In December, Gray was sent to Algiers, Algeria, to serve as the tactics officer of 333 Group. When Wing Cmdr. Ronald Berry was promoted to command of 322 Wing on January 22, 1943, Gray was given command of Berry’s old unit, No. 81 Squadron. Based at Constantine, Algeria, the squadron had just become the first in North Africa to receive the new Spitfire Mk.IXs, which gave its pilots a distinct edge over the latest model Me-109Gs and Italian Macchi MC.202s.

Resuming his fighting career in earnest over Tunisia, Gray probably got an Me-109 over Bizerta on February 22, and he shared another probable victory over an Me-109 with “Ras” Berry over Mateur on March 2. Gray’s next confirmed victory was an MC.202 of the 368th Squadron, 151st Group, 53rd Wing, over Bizerta on March 23, resulting in the death of Sergeant Ugo Dal Pozzo. An Me-109G-6 fell to his guns east of Beja on March 25, Corporal Erich Föbus of 2/JG.53 being killed when his plane exploded on impact. Gray downed another Me-109G over Tunis on April 3, which may have been Sergeant Arno Fischer of 1/JG.53, who crash-landed near Teboura after suffering radiator damage. Gray most likely downed an Me-109 between Tunis and Bizerta on April 18. Two days later he shared in the probable destruction of an Me-109G in the same area—most likely 2nd Lt. Rolf Schlegel of 4/JG.53, who was wounded but managed a forced landing—and then shot down another over Tunis, which could have been either Staff Sgt. Otto Schmitt of 5/JG.53 or Corporal Hans Krüger of 6/JG.53, both of whom were killed. Gray damaged an Me-109 on April 23 and destroyed another over Beja on the 28th.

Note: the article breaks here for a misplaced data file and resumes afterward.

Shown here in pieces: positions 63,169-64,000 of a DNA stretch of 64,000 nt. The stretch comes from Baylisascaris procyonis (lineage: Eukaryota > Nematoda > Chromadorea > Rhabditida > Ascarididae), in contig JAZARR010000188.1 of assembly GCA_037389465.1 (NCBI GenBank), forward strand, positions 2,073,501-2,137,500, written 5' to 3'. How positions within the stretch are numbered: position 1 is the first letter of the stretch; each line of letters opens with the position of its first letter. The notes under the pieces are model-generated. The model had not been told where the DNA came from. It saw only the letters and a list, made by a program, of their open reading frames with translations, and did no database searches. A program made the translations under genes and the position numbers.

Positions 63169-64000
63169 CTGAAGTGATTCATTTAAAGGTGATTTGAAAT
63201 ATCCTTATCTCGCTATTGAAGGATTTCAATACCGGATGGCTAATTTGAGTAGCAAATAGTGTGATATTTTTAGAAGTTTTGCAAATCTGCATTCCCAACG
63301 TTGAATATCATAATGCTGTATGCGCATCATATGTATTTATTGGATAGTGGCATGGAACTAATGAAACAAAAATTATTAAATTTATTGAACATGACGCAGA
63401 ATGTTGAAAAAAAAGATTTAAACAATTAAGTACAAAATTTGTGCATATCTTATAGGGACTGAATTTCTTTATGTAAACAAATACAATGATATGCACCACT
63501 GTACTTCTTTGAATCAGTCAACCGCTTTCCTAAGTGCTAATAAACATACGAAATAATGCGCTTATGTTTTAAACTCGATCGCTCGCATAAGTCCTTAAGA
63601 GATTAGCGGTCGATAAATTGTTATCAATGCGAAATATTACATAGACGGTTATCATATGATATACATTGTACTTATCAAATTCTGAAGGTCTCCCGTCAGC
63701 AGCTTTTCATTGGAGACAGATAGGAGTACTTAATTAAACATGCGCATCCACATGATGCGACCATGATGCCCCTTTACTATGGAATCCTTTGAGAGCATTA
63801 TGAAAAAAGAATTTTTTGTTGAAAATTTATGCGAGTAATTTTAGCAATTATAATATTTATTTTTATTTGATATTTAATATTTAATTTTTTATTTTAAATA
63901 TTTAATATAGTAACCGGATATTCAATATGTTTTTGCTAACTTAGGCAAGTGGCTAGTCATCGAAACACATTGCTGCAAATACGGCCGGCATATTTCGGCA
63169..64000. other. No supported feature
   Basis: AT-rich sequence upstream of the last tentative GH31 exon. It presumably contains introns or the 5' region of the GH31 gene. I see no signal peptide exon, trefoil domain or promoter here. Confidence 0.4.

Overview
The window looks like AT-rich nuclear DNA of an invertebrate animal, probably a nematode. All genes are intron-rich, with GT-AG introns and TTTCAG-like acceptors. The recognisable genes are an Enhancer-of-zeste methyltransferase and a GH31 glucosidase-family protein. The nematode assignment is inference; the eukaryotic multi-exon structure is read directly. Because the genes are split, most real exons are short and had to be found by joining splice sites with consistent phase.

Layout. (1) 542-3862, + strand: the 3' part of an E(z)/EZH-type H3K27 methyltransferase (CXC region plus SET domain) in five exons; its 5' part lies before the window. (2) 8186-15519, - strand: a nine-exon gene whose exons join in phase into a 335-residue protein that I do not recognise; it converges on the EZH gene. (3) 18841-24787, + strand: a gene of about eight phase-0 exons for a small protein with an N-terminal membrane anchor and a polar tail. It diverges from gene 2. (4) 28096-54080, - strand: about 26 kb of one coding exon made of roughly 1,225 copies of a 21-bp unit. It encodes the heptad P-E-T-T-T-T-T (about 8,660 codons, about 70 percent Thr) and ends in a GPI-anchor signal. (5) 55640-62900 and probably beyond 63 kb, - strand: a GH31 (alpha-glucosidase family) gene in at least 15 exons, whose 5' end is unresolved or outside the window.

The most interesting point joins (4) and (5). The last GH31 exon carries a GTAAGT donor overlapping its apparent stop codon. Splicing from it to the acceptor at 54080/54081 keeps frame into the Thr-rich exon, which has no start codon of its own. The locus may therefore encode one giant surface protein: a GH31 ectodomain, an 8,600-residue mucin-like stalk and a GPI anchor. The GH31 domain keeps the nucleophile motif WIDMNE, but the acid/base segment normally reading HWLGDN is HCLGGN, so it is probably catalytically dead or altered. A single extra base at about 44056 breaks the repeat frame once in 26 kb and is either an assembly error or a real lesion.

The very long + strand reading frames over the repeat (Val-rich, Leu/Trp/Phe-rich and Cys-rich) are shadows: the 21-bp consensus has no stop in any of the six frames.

Wing Commander Gray (center) with pilots of No. 152 Squadron after the “Jusi Massacre” of July 25, 1943. (Courtesy Norman L. R. Franks)

Following the surrender of Axis forces in Tunisia on May 13, Gray was awarded the DSO. He also succeeded Berry in command of 322 Wing, which moved to Malta to take part in the invasion of Sicily. Gray was flying his Spitfire Mk.IX, marked with his initials, “CG,” on June 14 when he downed an Me-109G over Comiso, Sicily, his victim probably being Corporal Reinhold Zim­mermann of 6/JG.53, who was wounded but managed to land his damaged plane. Gray destroyed an MC.202 between Comiso and Biscari on June 17, and during the invasion of Sicily on July 10, he sent an Me-109G-6—possibly from 8/JG.53—crashing on the British beachhead.